Mortgages | LR

Buying a home is one of the most stressful times of anyone’s life as it’s probably the largest purchase you’re likely to make. We always recommend making sure you know what you can afford to borrow as this will have a huge impact on your finances until the loan is repaid.

Not all mortgage providers are created equally. There are many different providers out there such as banks, building societies and centralised lenders, and then many types of mortgage, then main two being Capital and Interest repayment or Interest Only mortgages. It can take months for a mortgage to be processed, agreed and completed, so make sure you leave plenty of time for the prosses.

Obviously, the most common reason for a mortgage is to ultimately own property or land. Most mortgages run for a term of 25 years but the term can be tweaked to be shorter or longer, depending on your circumstances and your provider. The loan is ‘secured’ against your home until it’s paid off, meaning that if you can’t keep up with the repayments the lender can repossess take back your home and sell it, so they recover their money. We always advise to speak to a financial adviser to make sure you have a clear understanding of the process and your eligibility to take out a mortgage.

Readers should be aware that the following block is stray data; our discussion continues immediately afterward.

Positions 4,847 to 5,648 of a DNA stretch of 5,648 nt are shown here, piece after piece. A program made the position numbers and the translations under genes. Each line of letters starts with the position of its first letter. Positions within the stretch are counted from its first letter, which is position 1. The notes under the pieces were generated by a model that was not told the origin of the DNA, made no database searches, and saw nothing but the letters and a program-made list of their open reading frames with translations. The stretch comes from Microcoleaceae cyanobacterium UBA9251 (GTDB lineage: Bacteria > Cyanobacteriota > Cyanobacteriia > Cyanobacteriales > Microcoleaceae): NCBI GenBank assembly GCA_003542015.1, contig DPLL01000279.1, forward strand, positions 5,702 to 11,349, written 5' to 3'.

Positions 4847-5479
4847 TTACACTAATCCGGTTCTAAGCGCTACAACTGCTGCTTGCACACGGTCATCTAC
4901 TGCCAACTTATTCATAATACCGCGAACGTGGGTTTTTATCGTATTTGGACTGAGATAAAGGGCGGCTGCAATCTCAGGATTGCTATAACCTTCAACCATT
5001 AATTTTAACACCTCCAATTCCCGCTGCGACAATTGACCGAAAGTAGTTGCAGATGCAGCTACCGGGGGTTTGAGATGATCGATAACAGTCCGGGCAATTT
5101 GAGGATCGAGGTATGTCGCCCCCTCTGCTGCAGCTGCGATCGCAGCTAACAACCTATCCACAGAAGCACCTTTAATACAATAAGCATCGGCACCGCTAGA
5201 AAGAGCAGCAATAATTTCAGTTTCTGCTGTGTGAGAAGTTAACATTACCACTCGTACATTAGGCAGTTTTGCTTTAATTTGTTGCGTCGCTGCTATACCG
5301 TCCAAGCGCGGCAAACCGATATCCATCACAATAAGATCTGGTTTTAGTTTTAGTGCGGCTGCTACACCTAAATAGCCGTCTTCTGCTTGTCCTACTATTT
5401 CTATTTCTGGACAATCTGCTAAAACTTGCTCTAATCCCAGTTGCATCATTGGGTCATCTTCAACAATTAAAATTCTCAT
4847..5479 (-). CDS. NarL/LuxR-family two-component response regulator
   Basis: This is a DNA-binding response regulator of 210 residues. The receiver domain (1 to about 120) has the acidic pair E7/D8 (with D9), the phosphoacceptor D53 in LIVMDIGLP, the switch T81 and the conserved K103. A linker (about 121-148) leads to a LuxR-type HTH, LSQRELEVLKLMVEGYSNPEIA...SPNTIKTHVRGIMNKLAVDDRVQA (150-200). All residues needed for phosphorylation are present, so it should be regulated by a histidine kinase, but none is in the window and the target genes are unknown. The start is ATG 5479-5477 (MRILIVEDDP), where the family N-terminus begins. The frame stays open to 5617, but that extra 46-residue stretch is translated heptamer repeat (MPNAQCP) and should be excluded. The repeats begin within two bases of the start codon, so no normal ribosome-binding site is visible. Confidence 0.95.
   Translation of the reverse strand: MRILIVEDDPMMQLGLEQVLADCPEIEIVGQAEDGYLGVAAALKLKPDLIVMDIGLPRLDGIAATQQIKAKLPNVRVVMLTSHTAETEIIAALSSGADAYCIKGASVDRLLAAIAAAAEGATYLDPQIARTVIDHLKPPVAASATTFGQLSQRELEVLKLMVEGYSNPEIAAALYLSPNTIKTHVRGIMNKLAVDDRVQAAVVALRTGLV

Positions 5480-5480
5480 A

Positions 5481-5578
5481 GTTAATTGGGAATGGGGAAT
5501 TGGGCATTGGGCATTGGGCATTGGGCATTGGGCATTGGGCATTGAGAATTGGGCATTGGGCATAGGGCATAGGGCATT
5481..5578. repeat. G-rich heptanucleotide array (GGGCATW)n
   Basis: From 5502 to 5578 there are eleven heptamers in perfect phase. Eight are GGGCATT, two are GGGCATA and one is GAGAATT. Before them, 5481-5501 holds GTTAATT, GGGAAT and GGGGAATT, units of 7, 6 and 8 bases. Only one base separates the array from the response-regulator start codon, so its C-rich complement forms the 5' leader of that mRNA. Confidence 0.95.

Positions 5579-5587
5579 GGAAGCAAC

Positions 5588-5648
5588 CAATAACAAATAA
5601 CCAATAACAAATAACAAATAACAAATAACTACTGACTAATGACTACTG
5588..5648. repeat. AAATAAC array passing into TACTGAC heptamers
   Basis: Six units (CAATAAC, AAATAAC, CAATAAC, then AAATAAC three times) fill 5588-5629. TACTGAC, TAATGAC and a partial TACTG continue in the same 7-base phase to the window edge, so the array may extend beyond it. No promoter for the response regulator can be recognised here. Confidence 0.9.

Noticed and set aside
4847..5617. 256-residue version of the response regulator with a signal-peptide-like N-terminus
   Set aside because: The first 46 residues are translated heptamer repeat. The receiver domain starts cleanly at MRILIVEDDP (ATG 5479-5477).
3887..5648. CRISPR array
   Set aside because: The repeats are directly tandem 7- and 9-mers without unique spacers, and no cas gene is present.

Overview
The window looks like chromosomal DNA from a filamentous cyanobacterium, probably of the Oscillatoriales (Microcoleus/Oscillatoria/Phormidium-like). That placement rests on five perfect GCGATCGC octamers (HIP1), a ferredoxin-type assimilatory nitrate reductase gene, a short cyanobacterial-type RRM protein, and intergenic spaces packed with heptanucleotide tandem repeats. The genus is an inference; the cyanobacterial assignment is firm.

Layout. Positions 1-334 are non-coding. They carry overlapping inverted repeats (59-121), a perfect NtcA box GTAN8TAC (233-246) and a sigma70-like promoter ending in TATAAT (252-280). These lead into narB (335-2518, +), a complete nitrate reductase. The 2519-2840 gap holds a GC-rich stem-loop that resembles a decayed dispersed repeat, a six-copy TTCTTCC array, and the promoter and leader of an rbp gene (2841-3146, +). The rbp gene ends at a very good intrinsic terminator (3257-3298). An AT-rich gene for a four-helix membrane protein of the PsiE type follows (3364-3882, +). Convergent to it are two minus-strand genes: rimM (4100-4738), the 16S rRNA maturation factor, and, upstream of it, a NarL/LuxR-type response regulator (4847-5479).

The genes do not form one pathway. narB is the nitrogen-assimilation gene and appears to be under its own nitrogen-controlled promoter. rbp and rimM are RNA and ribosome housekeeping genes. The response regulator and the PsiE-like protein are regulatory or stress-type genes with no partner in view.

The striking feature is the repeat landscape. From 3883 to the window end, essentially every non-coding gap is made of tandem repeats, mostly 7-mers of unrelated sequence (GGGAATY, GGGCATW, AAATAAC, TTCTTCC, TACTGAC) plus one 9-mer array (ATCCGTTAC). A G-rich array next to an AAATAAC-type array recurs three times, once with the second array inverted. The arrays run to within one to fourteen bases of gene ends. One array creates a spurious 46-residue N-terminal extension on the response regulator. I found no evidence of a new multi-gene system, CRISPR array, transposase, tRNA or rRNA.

Once you have settled on what you can afford and what type of mortgage is most suitable, you’ll need a deposit, a percentage of the value of the property you planning to buy. The deposit goes towards the cost of the property you are buying. The more deposit you have, the lower your interest rate could be and ultimately, the amount you are borrowing will be less — this is referred to as the ‘loan to value’ or LTV.